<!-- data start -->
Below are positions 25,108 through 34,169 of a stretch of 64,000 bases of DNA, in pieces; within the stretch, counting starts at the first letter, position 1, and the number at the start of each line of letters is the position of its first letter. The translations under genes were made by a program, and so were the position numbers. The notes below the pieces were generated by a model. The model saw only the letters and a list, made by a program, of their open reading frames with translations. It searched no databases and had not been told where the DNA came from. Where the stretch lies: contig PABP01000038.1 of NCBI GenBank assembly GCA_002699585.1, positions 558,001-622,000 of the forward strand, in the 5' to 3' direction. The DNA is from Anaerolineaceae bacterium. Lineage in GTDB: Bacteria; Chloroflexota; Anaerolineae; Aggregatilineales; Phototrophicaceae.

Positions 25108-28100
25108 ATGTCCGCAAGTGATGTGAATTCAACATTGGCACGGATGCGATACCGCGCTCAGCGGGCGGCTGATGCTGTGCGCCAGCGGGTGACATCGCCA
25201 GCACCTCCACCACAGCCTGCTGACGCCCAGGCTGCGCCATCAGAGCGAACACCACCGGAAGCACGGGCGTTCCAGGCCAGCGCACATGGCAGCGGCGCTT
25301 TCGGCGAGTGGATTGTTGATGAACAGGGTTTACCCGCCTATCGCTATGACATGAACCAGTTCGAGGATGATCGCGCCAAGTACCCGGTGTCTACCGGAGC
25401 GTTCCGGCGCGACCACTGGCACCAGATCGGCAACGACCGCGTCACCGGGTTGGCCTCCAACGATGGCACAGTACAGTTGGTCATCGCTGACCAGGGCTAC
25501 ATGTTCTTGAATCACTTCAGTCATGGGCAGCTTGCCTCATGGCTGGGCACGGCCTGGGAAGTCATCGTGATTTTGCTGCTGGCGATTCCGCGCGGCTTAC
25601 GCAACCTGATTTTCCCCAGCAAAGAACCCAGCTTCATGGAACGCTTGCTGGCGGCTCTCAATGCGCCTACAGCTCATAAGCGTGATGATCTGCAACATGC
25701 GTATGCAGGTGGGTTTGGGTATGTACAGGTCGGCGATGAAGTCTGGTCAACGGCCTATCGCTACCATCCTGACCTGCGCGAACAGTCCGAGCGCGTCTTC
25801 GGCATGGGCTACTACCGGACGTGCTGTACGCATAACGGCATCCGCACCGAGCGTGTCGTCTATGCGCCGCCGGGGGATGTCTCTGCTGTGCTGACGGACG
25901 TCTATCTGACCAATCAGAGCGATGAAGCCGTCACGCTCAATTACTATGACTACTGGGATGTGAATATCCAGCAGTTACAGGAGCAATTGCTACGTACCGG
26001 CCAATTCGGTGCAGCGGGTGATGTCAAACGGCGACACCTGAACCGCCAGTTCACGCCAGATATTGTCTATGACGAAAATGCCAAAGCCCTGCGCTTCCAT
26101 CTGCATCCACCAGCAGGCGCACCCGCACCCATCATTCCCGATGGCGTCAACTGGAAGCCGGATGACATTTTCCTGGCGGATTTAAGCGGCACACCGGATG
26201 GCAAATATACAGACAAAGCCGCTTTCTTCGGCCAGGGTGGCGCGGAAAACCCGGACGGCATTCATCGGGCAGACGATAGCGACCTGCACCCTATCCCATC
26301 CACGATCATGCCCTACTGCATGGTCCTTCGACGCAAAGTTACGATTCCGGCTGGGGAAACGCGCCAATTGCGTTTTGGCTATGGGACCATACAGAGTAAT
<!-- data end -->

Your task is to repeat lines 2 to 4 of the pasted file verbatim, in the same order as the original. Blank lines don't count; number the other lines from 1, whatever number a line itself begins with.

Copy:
Positions 25108-28100
25108 ATGTCCGCAAGTGATGTGAATTCAACATTGGCACGGATGCGATACCGCGCTCAGCGGGCGGCTGATGCTGTGCGCCAGCGGGTGACATCGCCA
25201 GCACCTCCACCACAGCCTGCTGACGCCCAGGCTGCGCCATCAGAGCGAACACCACCGGAAGCACGGGCGTTCCAGGCCAGCGCACATGGCAGCGGCGCTT